Lawyers focus on victim credibility in final stage of sexual assault trial against former Halifax cab driver

Click to play video: 'Final arguments made in trial of former Halifax cab driver accused of sexual assault'
Final arguments made in trial of former Halifax cab driver accused of sexual assault
It’s the second time a woman has accused Al-Rawi of sexually assaulting her. But as Elizabeth McSheffrey explains, if he’s found guilty, it will be his first conviction. – Aug 26, 2020

Warning: This story contains graphic descriptions of sexual assault. 

A decision is expected later this week in the high-profile case of a former Halifax cab driver accused of sexually assaulting a woman in his apartment eight years ago.

Bassam Al-Rawi appeared in Nova Scotia Supreme Court on Thursday, where final arguments were made by Crown attorney Carla Ball and defence lawyer Ian Hutchison.

“The Crown submits there was no consent, none whatsoever throughout this entire sexual assault,” Ball told Justice Gerald Moir.

“She had no reason to think she was unsafe, she did not have the benefit of hindsight…She did not experience fear until he began to rape her.”

READ MORE: Former Halifax taxi driver’s sexual assault trial resumes after six-month hiatus

Al-Rawi is alleged to have assaulted a 27-year-old woman on Dec. 15, 2012, after picking her up from a night of drinking downtown. The woman, whose identity is protected under a publication ban, has testified that she went to his apartment and first pretended to be asleep as he peeled off her clothes, vaginally penetrated her, and attempted both oral and anal sex.

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She testified that he was kind to her until the moment of the assault and that she did briefly “get on top of him” at his request — honesty the Crown argued adds weight to her credibility. She also brushed his hand away when he attempted anal sex.

“Her memory was strong because it was a violent moment,” said Ball. “She is reporting this crime not for self-serving interests… she felt extremely guilty that it went on to (allegedly) happen to someone else.”

Ball also said it’s important for the judge to remember, that entering the apartment is not an indication of consent, nor is fighting, struggling or vocalizing the word ‘no’ a requirement of non-consent.

Click to play video: 'Closing arguments begin in retrial of Bassam Al-Rawi'
Closing arguments begin in retrial of Bassam Al-Rawi

READ MORE: Al-Rawi defence presents no evidence as closing statements made in sexual assault case set for Wednesday

In September 2019, Al-Rawi was found not guilty of sexually assaulting a woman who was found unconscious in the back of his taxi in May 2015.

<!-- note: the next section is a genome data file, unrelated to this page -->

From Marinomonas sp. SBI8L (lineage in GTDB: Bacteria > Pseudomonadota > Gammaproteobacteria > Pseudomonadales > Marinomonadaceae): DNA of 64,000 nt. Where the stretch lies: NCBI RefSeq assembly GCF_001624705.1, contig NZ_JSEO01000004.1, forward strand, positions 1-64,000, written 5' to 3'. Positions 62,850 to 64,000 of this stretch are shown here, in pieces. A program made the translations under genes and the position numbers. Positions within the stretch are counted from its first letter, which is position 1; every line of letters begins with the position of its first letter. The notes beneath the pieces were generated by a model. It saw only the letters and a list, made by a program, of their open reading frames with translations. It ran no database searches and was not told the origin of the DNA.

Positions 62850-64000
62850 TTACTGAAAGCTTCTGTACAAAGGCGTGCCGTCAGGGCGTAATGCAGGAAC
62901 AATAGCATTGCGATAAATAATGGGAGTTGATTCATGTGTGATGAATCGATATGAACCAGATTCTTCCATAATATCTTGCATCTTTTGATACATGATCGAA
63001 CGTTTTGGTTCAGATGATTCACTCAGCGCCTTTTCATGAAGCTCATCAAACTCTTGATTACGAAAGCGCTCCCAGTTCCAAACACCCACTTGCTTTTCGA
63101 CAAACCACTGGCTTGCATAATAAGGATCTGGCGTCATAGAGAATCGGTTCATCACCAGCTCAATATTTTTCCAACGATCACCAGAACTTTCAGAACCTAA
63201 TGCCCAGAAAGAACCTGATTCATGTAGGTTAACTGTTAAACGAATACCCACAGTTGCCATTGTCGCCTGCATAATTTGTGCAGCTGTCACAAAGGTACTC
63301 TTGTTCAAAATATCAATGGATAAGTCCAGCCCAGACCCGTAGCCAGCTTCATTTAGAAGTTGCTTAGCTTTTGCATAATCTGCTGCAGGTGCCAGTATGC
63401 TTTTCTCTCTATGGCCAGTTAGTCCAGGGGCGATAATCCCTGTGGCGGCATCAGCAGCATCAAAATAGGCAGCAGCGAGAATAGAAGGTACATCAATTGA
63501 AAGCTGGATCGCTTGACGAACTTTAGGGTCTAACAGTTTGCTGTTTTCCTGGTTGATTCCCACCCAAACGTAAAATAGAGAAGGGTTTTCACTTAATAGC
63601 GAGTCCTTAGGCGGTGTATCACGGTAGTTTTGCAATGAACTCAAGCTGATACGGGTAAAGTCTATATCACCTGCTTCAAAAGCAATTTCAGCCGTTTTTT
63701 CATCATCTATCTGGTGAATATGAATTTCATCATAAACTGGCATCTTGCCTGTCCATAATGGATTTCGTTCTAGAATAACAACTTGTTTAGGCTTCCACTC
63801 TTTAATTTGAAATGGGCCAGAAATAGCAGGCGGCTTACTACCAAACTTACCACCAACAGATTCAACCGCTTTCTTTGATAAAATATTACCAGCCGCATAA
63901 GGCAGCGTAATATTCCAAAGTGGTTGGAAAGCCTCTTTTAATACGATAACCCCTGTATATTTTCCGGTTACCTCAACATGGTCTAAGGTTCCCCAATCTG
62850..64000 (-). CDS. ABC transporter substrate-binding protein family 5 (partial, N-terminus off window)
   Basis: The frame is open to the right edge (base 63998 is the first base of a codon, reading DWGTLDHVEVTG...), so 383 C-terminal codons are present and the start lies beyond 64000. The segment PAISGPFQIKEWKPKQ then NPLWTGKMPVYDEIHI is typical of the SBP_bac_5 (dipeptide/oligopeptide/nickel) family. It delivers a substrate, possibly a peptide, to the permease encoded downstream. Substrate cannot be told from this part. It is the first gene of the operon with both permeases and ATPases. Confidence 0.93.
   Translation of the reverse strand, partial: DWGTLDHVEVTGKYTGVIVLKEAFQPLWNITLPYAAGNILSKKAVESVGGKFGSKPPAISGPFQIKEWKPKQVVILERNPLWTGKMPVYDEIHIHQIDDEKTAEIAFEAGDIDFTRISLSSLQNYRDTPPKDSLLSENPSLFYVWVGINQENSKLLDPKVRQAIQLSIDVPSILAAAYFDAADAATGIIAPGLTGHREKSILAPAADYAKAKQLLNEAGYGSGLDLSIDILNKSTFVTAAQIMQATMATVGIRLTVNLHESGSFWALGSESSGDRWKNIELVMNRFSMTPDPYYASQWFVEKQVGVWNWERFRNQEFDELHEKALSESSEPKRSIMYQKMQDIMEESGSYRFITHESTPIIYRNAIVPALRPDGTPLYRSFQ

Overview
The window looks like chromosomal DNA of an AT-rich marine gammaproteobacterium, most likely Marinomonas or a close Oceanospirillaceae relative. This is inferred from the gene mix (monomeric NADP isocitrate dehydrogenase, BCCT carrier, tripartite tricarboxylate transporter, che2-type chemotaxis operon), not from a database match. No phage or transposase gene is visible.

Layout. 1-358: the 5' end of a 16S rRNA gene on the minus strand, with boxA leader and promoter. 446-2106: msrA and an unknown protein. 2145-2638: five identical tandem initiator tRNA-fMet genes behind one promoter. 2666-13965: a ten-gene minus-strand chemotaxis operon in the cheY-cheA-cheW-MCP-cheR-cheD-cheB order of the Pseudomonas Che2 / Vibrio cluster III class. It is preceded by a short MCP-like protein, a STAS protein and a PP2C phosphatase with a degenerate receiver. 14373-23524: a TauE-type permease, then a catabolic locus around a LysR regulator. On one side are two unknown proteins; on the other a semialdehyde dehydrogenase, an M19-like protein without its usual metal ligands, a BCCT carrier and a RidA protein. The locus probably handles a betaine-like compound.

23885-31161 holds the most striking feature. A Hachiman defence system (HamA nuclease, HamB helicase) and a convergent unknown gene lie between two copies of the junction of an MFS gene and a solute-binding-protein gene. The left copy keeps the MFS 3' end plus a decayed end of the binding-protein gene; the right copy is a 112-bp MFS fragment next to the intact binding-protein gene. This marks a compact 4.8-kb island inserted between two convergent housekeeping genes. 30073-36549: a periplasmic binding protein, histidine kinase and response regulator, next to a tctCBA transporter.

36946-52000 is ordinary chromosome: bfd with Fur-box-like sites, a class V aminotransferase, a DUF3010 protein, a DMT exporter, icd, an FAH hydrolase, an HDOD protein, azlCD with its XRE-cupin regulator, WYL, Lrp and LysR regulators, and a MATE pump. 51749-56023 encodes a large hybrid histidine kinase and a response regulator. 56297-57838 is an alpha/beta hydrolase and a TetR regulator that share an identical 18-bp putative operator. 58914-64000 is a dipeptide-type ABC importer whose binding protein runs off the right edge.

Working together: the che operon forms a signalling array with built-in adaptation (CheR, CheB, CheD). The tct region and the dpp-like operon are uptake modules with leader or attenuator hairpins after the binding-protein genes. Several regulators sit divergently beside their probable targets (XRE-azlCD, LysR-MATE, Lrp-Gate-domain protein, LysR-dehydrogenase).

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That was a retrial — he was initially acquitted of the crime in an earlier trial in May 2017, but the Nova Scotia Court of Appeal ordered a new trial after it was found that the trial judge erred by ignoring circumstantial evidence.

That case garnered national attention after Judge Gregory Lenehan stated that “clearly, a drunk can consent.”

READ MORE: Former Halifax taxi driver Bassam Al-Rawi found not guilty of sexual assault

Hutchinson, in arguments defending Al-Rawi against the 2012 allegation, said there is no forensic evidence proving Al-Rawi is the person who assaulted the victim. His DNA was not detected — nor any human semen — in tests conducted by a Sexual Assault Nurse Examiner (SANE) on the victim after the alleged assault.

Hutchison also argued that a video tape of the apartment parking lot, in which a man and a woman are seen exiting a cab on the night of the alleged offense, cannot positively identify Al-Rawi beyond reasonable doubt. The video does not show colour, is pixellated and has exposure problems, said Hutchison.

He further argued there’s no evidence tying the parking space number in the video — 10 — to the unit rented by Al-Rawi in the building, and pointed out that when asked to identify the person who assaulted her in court, the victim did not identify Al-Rawi, who was sitting a few feet away from her.

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“That must begin to raise reasonable doubt in the mind of this court,” he said.

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READ MORE: Defence lawyer questions female passenger’s consciousness in closing arguments at Al-Rawi trial

Ball, on behalf of the Crown, argued the video is proof of identification, as is the fact the Al-Rawi stated, “I know this girl…She slept in my place,” when shown a photo of the victim by a police officer many years ago. Hutchison, however, countered that the photo was never entered into the court as evidence, so it’s unclear what it can actually prove.

Hutchison has said his client has made “no admissions” of any kind in the case, which resumed this week after a lengthy break due to the COVID-19 pandemic.

He further submitted that the victim had “convenient memory loss” when it comes to many of the night’s events — apart from the moment of the alleged assault — and that a man could not have easily taken her clothes off without help, if she was “playing dead.” He also claimed that because the woman brushed a man’s hand away as he attempted anal sex, she was able to consciously indicate which activities she did and did not consent to.

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Al-Rawi now lives in Germany, but has attended his court dates in Halifax with his wife.

Justice Moir is expected to announce the outcome of this case on Friday.

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